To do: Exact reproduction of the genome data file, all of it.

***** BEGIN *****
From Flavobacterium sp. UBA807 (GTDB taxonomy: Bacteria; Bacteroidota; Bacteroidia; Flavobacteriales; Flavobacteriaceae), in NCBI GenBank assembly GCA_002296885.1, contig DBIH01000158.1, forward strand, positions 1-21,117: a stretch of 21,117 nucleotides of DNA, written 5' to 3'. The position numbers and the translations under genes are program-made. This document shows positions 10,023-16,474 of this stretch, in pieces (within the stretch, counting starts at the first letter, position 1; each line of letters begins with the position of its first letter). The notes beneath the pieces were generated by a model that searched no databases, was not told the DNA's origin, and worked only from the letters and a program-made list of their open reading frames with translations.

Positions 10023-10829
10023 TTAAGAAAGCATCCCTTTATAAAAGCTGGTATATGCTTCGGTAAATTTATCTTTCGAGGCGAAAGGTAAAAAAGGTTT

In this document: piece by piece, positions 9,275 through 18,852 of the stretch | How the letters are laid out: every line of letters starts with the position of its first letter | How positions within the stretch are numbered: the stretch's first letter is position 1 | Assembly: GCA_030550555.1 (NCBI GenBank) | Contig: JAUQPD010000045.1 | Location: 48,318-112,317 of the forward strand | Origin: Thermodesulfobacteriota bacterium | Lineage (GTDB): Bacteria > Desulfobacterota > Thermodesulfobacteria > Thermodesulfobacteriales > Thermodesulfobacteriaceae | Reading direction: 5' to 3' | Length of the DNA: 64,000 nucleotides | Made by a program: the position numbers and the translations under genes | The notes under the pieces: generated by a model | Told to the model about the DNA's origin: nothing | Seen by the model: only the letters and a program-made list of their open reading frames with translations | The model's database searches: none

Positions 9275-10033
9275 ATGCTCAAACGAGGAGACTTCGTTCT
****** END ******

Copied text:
From Flavobacterium sp. UBA807 (GTDB taxonomy: Bacteria; Bacteroidota; Bacteroidia; Flavobacteriales; Flavobacteriaceae), in NCBI GenBank assembly GCA_002296885.1, contig DBIH01000158.1, forward strand, positions 1-21,117: a stretch of 21,117 nucleotides of DNA, written 5' to 3'. The position numbers and the translations under genes are program-made. This document shows positions 10,023-16,474 of this stretch, in pieces (within the stretch, counting starts at the first letter, position 1; each line of letters begins with the position of its first letter). The notes beneath the pieces were generated by a model that searched no databases, was not told the DNA's origin, and worked only from the letters and a program-made list of their open reading frames with translations.

Positions 10023-10829
10023 TTAAGAAAGCATCCCTTTATAAAAGCTGGTATATGCTTCGGTAAATTTATCTTTCGAGGCGAAAGGTAAAAAAGGTTT

In this document: piece by piece, positions 9,275 through 18,852 of the stretch | How the letters are laid out: every line of letters starts with the position of its first letter | How positions within the stretch are numbered: the stretch's first letter is position 1 | Assembly: GCA_030550555.1 (NCBI GenBank) | Contig: JAUQPD010000045.1 | Location: 48,318-112,317 of the forward strand | Origin: Thermodesulfobacteriota bacterium | Lineage (GTDB): Bacteria > Desulfobacterota > Thermodesulfobacteria > Thermodesulfobacteriales > Thermodesulfobacteriaceae | Reading direction: 5' to 3' | Length of the DNA: 64,000 nucleotides | Made by a program: the position numbers and the translations under genes | The notes under the pieces: generated by a model | Told to the model about the DNA's origin: nothing | Seen by the model: only the letters and a program-made list of their open reading frames with translations | The model's database searches: none

Positions 9275-10033
9275 ATGCTCAAACGAGGAGACTTCGTTCT